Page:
cancer medicines across 20 indications, including breast, prostate,
kidney, lung and hematology. We also have one of the deepest oncology
biosimilars pipelines, with two medicines approved globally and several
assets in mid to late-stage development for the treatment of cancer or
as supportive care. Pfizer Oncology is striving to change the trajectory
of cancer.

Working together for a healthier world®

At Pfizer, we apply science and our global resources to bring therapies
to people that extend and significantly improve their lives. We strive
to set the standard for quality, safety and value in the discovery,
development and manufacture of health care products. Our global
portfolio includes medicines and vaccines as well as many of the world’s
best-known consumer health care products. Every day, Pfizer colleagues
work across developed and emerging markets to advance wellness,
prevention, treatments and cures that challenge the most feared diseases
of our time. Consistent with our responsibility as one of the world’s
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DISCLOSURE NOTICE: The information contained in this release is as of
October 20, 2018. Pfizer assumes no obligation to update forward-looking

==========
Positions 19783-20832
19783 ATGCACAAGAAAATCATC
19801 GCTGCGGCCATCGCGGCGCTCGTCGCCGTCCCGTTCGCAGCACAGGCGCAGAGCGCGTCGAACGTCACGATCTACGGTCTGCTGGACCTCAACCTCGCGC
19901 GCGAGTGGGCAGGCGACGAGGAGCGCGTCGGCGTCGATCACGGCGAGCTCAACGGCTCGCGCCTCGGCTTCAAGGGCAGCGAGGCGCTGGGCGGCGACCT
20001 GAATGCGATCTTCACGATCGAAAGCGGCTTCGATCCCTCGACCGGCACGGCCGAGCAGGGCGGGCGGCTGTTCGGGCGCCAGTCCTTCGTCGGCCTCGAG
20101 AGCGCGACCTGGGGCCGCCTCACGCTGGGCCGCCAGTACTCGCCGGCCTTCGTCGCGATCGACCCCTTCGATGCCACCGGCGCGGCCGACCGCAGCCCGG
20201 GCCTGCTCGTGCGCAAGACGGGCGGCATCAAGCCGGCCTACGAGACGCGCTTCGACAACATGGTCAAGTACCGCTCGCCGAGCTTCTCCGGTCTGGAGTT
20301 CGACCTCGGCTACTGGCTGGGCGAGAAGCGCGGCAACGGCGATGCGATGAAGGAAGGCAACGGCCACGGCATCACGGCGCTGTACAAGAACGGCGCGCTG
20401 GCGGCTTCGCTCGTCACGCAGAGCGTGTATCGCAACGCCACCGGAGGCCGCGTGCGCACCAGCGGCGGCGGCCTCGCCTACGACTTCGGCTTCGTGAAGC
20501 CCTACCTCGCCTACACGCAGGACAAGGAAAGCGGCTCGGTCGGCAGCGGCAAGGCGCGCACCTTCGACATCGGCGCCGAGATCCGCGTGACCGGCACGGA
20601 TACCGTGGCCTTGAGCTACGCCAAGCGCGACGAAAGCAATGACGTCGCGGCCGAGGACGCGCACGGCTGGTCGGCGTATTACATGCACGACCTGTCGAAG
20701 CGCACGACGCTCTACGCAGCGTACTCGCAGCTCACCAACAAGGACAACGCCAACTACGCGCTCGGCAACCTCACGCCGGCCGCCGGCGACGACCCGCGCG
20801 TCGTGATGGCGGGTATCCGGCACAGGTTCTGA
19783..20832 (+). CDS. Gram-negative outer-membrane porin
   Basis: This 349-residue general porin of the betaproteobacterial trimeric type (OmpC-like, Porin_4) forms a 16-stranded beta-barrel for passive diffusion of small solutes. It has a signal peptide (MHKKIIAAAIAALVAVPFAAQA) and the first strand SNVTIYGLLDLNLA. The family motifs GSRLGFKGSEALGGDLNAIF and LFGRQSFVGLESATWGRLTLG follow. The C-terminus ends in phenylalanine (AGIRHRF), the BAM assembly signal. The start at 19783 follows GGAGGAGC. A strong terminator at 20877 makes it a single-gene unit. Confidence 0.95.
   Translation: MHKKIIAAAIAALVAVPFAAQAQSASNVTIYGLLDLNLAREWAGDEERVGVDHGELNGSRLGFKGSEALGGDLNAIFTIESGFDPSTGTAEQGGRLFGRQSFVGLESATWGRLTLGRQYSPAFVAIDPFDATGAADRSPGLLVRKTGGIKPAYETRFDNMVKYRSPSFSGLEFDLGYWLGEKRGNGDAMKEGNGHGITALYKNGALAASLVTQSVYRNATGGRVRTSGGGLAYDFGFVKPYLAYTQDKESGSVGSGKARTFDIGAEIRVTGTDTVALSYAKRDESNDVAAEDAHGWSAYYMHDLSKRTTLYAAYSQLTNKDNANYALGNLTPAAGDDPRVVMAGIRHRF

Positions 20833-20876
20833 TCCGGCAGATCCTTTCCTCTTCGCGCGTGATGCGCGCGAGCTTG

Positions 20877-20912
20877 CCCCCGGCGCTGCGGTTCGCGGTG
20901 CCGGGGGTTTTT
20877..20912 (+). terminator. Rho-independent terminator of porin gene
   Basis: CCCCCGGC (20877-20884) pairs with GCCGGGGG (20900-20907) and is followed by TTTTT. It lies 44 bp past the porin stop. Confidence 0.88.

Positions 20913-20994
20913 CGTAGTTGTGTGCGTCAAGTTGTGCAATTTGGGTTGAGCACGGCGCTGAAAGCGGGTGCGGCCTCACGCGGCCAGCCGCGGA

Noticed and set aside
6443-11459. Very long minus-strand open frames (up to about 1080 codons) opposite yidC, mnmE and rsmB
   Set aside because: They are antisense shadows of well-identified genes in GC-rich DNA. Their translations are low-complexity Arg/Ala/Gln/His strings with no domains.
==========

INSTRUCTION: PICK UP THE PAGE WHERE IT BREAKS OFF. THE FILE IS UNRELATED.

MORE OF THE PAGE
statements contained in this release as the result of new information or
future events or developments.

This release contains forward-looking information about IBRANCE
(palbociclib), including its potential benefits, that involves
substantial risks and uncertainties that could cause actual results to
differ materially from those expressed or implied by such statements.
Risks and uncertainties include, among other things, uncertainties
regarding the commercial success of IBRANCE; the uncertainties inherent
in research and development, including the ability to meet anticipated
clinical trial commencement and completion dates and regulatory
submission dates, as well as the possibility of unfavorable clinical
trial results, including unfavorable new clinical data and additional
analyses of existing clinical data; whether regulatory authorities will